Alternate-Hand Effleurage

Figure 7-12 Alternate-hand effleurage on prone clients leg.

Figure 7-13 Alternate hand (thumb) effleurage


up one side of the paraspinals

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Alternate-Hand Effleurage

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Alternate-Hand Effleurage

Figure 7-14 Raking up the paraspinals

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Figure 7-15 A, Alternate hand circular effleurage on abdomen with client


supine. B, Alternate hand circle effleurage on shoulder.
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Nerve Stroke

Ptrissage
Rhythmic lifting, squeezing, and releasing
Milks wastes and nourishes with blood
and oxygen
Followed by friction and effleurage (or just
effleurage) to flush wastes

Figure 7-16 Nerve stroke down the leg

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Ptrissage

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Ptrissage

Work an area with several repetitions


Use a rhythmic circular pattern in general
Use a back-and-forth motion for clients
with a lot of hair
Be careful not to cause pain
Types are one-handed, two-handed,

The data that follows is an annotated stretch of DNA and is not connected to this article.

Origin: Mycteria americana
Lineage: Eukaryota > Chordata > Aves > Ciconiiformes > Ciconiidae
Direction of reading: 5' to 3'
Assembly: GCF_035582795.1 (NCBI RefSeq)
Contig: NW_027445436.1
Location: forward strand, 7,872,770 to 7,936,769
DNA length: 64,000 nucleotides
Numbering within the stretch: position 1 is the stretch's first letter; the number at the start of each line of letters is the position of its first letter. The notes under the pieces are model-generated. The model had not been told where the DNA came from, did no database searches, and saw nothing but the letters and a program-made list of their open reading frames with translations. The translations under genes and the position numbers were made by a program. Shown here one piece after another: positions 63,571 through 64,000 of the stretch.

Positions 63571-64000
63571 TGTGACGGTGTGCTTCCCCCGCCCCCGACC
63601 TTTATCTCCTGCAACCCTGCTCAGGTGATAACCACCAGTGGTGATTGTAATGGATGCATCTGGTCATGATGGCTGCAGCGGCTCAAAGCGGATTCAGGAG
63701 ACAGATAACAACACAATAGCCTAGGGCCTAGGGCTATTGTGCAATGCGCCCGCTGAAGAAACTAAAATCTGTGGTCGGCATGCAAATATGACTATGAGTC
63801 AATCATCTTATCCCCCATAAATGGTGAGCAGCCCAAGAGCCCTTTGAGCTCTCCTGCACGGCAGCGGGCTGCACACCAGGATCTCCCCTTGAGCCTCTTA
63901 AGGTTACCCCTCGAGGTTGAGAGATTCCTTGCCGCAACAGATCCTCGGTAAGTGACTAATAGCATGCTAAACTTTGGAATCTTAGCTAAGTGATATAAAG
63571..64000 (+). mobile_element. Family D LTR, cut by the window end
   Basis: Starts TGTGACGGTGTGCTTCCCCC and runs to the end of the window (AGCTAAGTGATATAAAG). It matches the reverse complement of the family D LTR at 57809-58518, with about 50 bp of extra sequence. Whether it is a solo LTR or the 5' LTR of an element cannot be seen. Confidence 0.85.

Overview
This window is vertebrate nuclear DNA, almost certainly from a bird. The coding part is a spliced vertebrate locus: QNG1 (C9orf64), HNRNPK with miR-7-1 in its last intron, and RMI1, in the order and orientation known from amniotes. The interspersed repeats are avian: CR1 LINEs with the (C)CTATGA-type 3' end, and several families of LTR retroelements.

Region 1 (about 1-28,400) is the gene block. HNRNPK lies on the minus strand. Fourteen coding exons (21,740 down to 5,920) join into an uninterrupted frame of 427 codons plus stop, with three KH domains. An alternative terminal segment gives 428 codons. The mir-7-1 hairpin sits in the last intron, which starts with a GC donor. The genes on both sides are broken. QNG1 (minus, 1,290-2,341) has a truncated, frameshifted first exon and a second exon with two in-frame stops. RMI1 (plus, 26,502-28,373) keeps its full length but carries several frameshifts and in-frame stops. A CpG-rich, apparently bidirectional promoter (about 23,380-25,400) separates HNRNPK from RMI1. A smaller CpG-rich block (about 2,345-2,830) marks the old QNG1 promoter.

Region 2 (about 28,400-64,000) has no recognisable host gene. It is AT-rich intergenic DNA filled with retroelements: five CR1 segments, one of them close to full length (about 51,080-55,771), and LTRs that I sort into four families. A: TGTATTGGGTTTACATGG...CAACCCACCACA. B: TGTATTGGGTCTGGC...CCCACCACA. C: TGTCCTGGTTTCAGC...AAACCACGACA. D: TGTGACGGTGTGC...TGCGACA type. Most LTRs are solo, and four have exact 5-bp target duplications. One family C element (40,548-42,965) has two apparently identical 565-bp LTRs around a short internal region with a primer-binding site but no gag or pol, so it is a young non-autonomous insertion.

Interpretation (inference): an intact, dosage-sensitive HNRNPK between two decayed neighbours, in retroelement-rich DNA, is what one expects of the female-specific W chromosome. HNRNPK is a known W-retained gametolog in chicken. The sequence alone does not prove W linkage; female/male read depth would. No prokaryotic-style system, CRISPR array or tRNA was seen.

alternate hand, fulling, and skin rolling

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Lifting skin and muscle with


C-shaped hand, firmly
knead, wring, or squeeze
As one hand relaxes and
releases, repeat with the
other

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Ptrissage

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One-Handed Ptrissage

Figure 7-18 Alternate hand ptrissage on quadriceps


Figure 7-19 One-handed ptrissage of triceps

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One-Handed Ptrissage

Two-Handed Ptrissage
Technique same as for one-handed
ptrissage, except both hands lift,
compress, and release tissue at same
time
Two-handed variations include ocean
waves and praying hands

Figure 7-20 One-handed ptrissage using the


pads of fingers and thumb
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Two-Handed Ptrissage

Figure 7-22 Ocean waves across the anterior thigh

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Two-Handed Ptrissage

Alternate-Hand Ptrissage

Figure 7-23 Ocean waves across the low back

Figure 7-24 Alternate-hand ptrissage

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Two-Handed Ptrissage

Figure 7-21, A and B


Praying hands two-handed ptrissage on clients heel and calf
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Fulling Ptrissage

Skin Rolling

Figure 7-25 Fulling ptrissage on the quadriceps

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Figure 7-26 Skin rolling ptrissage on the back


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Skin Rolling

Skin Rolling

Figure 7-27 Skin lifted between two hands while they lie flat over clients back

Figure 7-28 Skin lifted between fingers of one hand


and thumb web of the other

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Friction

Friction

Rubbing one surface over another


Often used to increase circulation in
ligaments and tendons
Applied with palms, thumbs, fingers, or
elbow
Choice of variations ranges from general